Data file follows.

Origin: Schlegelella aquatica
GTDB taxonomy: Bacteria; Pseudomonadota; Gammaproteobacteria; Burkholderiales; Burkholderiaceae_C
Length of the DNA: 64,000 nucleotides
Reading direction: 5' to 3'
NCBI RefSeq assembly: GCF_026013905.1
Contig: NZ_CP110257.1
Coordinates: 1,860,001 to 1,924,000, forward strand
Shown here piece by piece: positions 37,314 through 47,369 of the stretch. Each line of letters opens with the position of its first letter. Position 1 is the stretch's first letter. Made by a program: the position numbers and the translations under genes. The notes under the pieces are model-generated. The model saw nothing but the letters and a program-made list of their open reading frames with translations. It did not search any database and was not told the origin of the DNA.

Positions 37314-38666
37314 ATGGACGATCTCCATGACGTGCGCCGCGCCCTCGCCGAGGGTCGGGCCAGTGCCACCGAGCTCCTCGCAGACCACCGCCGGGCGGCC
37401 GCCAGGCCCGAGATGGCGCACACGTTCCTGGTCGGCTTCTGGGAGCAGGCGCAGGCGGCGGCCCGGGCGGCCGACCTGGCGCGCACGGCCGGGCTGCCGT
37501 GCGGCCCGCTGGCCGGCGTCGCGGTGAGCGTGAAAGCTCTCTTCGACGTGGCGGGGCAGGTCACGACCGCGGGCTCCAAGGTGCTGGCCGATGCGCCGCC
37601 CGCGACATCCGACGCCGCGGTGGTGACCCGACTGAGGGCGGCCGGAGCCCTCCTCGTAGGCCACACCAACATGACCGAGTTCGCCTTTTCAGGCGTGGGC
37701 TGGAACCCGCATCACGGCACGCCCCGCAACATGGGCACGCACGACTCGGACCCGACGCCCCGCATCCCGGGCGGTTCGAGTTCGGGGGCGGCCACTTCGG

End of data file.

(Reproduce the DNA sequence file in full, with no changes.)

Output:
Origin: Schlegelella aquatica
GTDB taxonomy: Bacteria; Pseudomonadota; Gammaproteobacteria; Burkholderiales; Burkholderiaceae_C
Length of the DNA: 64,000 nucleotides
Reading direction: 5' to 3'
NCBI RefSeq assembly: GCF_026013905.1
Contig: NZ_CP110257.1
Coordinates: 1,860,001 to 1,924,000, forward strand
Shown here piece by piece: positions 37,314 through 47,369 of the stretch. Each line of letters opens with the position of its first letter. Position 1 is the stretch's first letter. Made by a program: the position numbers and the translations under genes. The notes under the pieces are model-generated. The model saw nothing but the letters and a program-made list of their open reading frames with translations. It did not search any database and was not told the origin of the DNA.

Positions 37314-38666
37314 ATGGACGATCTCCATGACGTGCGCCGCGCCCTCGCCGAGGGTCGGGCCAGTGCCACCGAGCTCCTCGCAGACCACCGCCGGGCGGCC
37401 GCCAGGCCCGAGATGGCGCACACGTTCCTGGTCGGCTTCTGGGAGCAGGCGCAGGCGGCGGCCCGGGCGGCCGACCTGGCGCGCACGGCCGGGCTGCCGT
37501 GCGGCCCGCTGGCCGGCGTCGCGGTGAGCGTGAAAGCTCTCTTCGACGTGGCGGGGCAGGTCACGACCGCGGGCTCCAAGGTGCTGGCCGATGCGCCGCC
37601 CGCGACATCCGACGCCGCGGTGGTGACCCGACTGAGGGCGGCCGGAGCCCTCCTCGTAGGCCACACCAACATGACCGAGTTCGCCTTTTCAGGCGTGGGC
37701 TGGAACCCGCATCACGGCACGCCCCGCAACATGGGCACGCACGACTCGGACCCGACGCCCCGCATCCCGGGCGGTTCGAGTTCGGGGGCGGCCACTTCGG